I have prepared a new Order of Service, which will be the basis of our time together. This will be available on our website, the words that we all join in with will be on the screen during our services, and for those who do not have access to the internet, a mailing will be going out next week.
This review has been carried out by the Revd Andrew Braddock, the Director of Mission and Ministry in Gloucester Diocese.
Over a series of weeks, Andrew held informal discussions with various groups within the life of the team, including the Team Council, LMTs, clergy and readers.
Andrew gave the report on the 22 June 2019. Over 40 people attended that meeting and there was some representation from nearly every church.
On Thursday 9th May most of our Church Wardens were admitted to office, encouraged and celebrated in a wonderful service led by our new Archdeacon Hilary Dawson.
Our Churchwardens are vital to the health and wellbeing of our worshipping communities, and this service was a fitting charge for them.
This is a good moment to remind us of what is the Church Warden’s responsibility, and what is not!
Churchwardens have a leadership role within the church community, and share with the Clergy its vision and mission.
“The church is called to be pastoral — to look after individual
to be evangelistic — to tell people the Good News and invite them to accept it;
to be social — to help… those suffering from racial, economic and other forms of injustice; and to be ecumenical — to encourage good relations with other Christian denominations.” (p32 & 33, Practical Church Management by James Behrens)
But, of course, this is the call of the whole church, not just our Church Wardens!
Specific responsibilities include;
Ensuring our buildings and churchyards are kept in good order. How this is done will vary hugely from Church Wardens who are more than happy to climb ladders and mend broken slates to others who have someone they know who knows a great builder. There is no right or wrong way of doing it, just someone who has an eye on things.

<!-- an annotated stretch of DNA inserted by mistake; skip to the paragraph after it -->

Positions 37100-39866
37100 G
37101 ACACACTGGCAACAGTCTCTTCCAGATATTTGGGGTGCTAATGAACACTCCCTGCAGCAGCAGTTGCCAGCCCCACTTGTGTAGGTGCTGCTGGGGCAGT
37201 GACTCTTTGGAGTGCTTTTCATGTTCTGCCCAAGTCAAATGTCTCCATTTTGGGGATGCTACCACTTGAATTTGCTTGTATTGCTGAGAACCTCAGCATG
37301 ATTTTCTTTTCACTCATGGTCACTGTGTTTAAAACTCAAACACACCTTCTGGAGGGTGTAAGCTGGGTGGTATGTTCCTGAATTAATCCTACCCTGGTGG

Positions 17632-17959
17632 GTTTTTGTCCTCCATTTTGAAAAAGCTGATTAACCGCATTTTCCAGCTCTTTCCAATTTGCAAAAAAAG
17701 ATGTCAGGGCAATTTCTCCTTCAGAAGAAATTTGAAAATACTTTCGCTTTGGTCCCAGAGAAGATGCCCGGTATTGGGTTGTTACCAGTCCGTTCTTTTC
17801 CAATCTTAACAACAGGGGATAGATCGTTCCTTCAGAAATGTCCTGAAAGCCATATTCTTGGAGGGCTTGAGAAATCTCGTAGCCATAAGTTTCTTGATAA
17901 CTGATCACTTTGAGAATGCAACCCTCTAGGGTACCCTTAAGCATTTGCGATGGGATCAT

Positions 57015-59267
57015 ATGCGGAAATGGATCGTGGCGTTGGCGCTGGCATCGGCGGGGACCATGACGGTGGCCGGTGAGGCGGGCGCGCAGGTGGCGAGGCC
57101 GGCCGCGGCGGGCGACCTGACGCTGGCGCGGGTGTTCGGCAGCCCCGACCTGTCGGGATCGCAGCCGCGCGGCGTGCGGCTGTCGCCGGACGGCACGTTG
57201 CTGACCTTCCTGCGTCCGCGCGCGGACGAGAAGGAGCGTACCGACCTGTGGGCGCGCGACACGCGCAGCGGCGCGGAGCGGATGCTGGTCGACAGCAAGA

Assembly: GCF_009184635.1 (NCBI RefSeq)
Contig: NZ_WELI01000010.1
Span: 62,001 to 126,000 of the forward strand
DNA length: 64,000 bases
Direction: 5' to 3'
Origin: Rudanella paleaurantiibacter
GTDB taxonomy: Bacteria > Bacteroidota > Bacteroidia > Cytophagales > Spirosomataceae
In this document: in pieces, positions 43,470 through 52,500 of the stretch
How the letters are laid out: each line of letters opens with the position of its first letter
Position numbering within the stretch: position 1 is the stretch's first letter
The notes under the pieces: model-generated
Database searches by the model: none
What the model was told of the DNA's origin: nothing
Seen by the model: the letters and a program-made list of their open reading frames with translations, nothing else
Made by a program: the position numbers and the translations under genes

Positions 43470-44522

Ensuring that our buildings are ready for worship, that there is a system for getting supplies of consumables, that there are rotas for different responsibilities and that a proper record of monies is kept. If the person expected to lead the service doesn’t turn up, the Church Warden is recognised as someone who can step in.
Again, I would say that in a healthy church, working as the Body of Christ, it would be better if there was someone taking care of ordering supplies, another sorting out rota’s, and someone else recording monies, with the Church Warden just checking that everything is covered – not doing everything!
The Church Warden should take care of the Clergy and their family, their expenses and their time off. Having someone there who is asking, ‘how are you doing?’, ‘have you booked a holiday?’, ‘could someone else do that instead of you?’… makes all the difference to Clergy who do not otherwise have that day to day collegiality.
Of course, that care extends to the congregation and community as well. The Church Warden will be committed to praying for those they serve.
Other than those key areas of Property, Worship and Care, they are to;
- Attend PCC meetings
- Attend the annual Archdeacon’s visitation
- Attend Church Warden and Treasurers meetings
- Produce an annual fabric report for the APCM
- Produce an annual Articles of Enquiry report for the Archdeacon
- Ensure the record of services book is correctly filled in with congregation numbers and details of the collection, president and preacher
Again, whilst responsible for the above Churchwardens do not have to do them all themselves: indeed it is good practice if others share in these areas. Churchwardens can delegate!
Our Church Wardens are so important, and, just as we hope they will care for the Clergy,
I hope that you will care for them. Ask them ‘how are you doing?’, ‘have you booked a holiday?’, ‘could someone else do that instead of you?’… and, whenever you can, thank them for their service to us.
Left to right [with apologies for quality of photo taken on my smashed phone!]:Deirdre [Church Warden of St Laurence], Cyril [Church Warden of Whiteshill with Paganhill], Archdeacon Hilary, Iris [Reader Emeritus, St Laurence], Joy [Church Warden of Holy Trinity, Stroud], Amanda [Church Warden of Holy Trinity, Stroud]
Rob [Church Warden of Slad with Uplands] was there too but managed to sneak out before I nabbed him. Deb [Church Warden of Slad with Uplands] and Dick [Church Warden of St Matthew’s] will be sworn in by Archdeacon Hilary in the coming month.